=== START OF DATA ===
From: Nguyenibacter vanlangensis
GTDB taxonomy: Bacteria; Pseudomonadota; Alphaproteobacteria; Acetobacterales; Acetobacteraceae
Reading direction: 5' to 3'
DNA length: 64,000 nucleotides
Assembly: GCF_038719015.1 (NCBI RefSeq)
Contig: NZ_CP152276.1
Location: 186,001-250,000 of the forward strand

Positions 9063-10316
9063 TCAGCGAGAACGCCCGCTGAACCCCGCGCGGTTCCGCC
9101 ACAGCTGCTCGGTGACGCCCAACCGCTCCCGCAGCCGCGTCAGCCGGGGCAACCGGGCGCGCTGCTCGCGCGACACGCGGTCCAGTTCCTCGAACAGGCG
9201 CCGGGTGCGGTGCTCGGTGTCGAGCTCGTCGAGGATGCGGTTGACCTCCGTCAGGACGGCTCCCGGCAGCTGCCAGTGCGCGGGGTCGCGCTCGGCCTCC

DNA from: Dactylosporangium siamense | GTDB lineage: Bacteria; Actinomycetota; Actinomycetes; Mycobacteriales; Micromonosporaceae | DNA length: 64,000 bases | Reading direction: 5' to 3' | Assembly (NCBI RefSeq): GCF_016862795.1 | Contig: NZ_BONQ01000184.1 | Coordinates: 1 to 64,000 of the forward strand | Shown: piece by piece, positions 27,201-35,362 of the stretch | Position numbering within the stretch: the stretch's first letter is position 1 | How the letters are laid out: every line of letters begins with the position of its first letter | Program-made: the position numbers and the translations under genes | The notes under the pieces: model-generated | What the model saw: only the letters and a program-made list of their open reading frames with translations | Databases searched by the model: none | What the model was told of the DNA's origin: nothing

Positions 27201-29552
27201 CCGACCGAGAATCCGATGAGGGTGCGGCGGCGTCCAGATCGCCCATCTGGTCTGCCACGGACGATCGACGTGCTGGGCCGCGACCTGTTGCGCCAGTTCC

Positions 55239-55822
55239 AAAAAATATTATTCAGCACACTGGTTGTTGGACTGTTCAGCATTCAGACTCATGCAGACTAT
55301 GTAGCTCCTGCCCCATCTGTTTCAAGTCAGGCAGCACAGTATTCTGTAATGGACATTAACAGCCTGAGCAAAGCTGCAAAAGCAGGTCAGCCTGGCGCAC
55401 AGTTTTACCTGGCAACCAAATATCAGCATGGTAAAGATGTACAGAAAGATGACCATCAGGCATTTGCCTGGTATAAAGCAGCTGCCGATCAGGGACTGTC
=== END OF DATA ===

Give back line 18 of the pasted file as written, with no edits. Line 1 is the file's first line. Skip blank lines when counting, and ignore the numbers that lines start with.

55401 AGTTTTACCTGGCAACCAAATATCAGCATGGTAAAGATGTACAGAAAGATGACCATCAGGCATTTGCCTGGTATAAAGCAGCTGCCGATCAGGGACTGTC